During the last days of February, I’m conscious of the frenetic pace I’ve kept over the month. Like many others in the social justice community, I’ve been trying to be present and immerse myself in the overwhelming number of Black History Month options that can pass by so quickly.

I realize every year, as the sheer number of invitations, presentations, songfests, Gospel brunches, and history learning opportunities begin to wane as we transition into March, that there really is only so much we can cram into a short window of time.  

In Oregon, we confront a difficult—and certainly not distant— history of discrimination, exclusion, erasure, and removal of people of color on these lands. And discovering our history, celebrating our successes and looking carefully at the remaining struggles is a way to build progress for the future. I’m filled with gratitude to be able to take part in the incredible opportunities to celebrate Black history and explore the real, oftentimes untold history of our communities, and I am excited to see them happen across the country each year.  

But despite our best intentions, are we rushing to get through February’s recognitions in order to move back to our “regularly scheduled programming”? Are we, in effect, discouraging more in-depth collaborations that would result in more racial, social, and economic justice victories? 

It is in thinking about these moments in February— these rapidly-diminishing bits of history outside of business-as-usual—that I find myself searching for the places and intersections where we can deliberately connect Black History and the voices of African Americans in our communities with our everyday consciousness. How can we do this in a meaningful way that resonates beyond the end of the “designated” month?

If we want to create a broad and wide movement of people of color and allies across all identities, we need to build this work into the rest of the calendar year. By intentionally building spaces to explore our history— the often untold or glossed-over history of African Americans and all people of color, women, LGBTQ folks, and folks who generally get only a day or month in the “spotlight”— we can ensure that we will not continue to be subjected to compartmentalization and instead build alliances within our movement that are vital.  

Just last week, I was among the attendees at a wonderful example of this kind of space: a reception hosted by students at Roosevelt High School in Portland who interviewed heroes for their acclaimed “Rough Writers” Freedom Fighters project. These young people developed powerful stories about  justice-seeking community rebuilders, including survivors of persecution— all working for a just world as a lifetime pursuit.  I was proud to see MRG grantees Margaret Butler of Portland Jobs with Justice and Rebecca Shine of Momentum Alliance among those honored. The event raised up and gathered together these local history makers, showing again, the power and diversity of those who’ve made Oregon a better, more equitable state for all of us.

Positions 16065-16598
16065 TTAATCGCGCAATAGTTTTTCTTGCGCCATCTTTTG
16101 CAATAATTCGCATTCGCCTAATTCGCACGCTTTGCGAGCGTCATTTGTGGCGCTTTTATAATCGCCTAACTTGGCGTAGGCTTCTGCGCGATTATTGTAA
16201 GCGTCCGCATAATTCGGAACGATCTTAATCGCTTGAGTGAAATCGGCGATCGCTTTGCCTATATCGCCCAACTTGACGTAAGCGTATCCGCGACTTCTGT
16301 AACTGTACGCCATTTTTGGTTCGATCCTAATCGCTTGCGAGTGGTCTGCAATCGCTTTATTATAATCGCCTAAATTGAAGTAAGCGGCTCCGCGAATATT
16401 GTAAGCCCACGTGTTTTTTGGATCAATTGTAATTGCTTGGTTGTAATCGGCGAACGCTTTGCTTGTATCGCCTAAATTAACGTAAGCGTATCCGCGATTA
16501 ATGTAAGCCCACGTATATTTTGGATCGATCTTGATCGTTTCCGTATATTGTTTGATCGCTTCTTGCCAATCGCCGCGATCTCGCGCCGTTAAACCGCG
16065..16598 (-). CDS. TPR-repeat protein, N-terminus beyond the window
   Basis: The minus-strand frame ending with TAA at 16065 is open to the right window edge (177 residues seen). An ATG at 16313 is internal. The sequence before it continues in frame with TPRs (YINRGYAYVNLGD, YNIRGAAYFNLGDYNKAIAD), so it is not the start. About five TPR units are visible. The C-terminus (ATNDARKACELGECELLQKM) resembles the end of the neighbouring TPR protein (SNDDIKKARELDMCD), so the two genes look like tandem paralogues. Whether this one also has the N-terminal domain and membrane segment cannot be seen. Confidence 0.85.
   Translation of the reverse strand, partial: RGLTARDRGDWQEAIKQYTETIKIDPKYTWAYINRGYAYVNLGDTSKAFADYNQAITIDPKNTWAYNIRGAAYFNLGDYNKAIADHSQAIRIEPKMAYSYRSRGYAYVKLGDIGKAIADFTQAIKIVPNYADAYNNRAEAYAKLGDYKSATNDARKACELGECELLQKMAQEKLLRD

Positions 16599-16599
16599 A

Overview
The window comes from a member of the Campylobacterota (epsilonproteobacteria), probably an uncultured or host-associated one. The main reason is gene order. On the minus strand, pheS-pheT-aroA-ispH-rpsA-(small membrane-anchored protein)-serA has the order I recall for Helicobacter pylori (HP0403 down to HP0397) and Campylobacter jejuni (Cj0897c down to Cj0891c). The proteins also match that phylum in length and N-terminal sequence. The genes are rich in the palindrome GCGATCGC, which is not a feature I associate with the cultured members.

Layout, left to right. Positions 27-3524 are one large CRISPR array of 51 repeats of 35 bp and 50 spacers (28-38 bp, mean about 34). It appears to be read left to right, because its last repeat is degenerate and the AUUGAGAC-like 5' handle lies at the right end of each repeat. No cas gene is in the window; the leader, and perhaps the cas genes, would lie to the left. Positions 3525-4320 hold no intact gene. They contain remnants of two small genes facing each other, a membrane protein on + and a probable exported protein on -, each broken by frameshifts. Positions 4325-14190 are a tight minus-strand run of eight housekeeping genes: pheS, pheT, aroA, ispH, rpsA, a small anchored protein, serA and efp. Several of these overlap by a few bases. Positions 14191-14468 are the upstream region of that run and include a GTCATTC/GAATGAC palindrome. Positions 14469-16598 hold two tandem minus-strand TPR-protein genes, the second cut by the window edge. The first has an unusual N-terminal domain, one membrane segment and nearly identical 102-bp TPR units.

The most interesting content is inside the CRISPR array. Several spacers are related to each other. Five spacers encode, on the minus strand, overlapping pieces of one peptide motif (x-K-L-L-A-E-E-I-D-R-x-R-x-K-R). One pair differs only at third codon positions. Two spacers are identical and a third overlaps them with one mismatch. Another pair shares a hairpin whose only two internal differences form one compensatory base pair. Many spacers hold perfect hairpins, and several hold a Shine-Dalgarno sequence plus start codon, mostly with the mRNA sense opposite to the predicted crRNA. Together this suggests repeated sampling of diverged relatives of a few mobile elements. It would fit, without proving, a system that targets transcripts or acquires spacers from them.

Also last week, the Associated Students of the University of Oregon funded a wonderful collaboration, the Social Justice Real Justice conference, which was a phenomenal program featuring national social justice thinkers and activists like leading Black scholar Dr. Cornel West, farmworker organizer and labor icon Dolores Huerta, political hip hop duo Dead Prez, and American Indian environmentalist and economist Winona LaDuke.  

What made this opportunity in Eugene even more meaningful were the many passionate organizers and activists from across the state who attended (including a number of our grantees), who connected across their work for justice, and shared their accomplishments and struggles with each other in workshops. MRG staff who attended were simply blown away by the level of engagement and analysis fostered within just a few days and came back excited to see how these alliances move us all forward.

For those of us who are ready to build social justice in our communities, events like these are essential. They provide us with both a chance to critically examine our history and build intentional spaces where we can take the time to foster the strong cultural understanding, appreciation, and solidarity that we need in our movements. And the inspiration we generate from being in these spaces makes it possible for us to move beyond the heavily-calendared sound bites and really engage with our history. 

I celebrate the amazing wealth of opportunities and events curated by passionate, active, and courageous folks during Black History month.  I also believe that we are ready to do more to gain the full benefit of working together for racial justice by incorporating these deeper reflections on our history and cross-issue struggles into our everyday work.  

And for myself, I look forward to a February where I can finish out the month feeling full of hope for the unity and equity we seek all year long.

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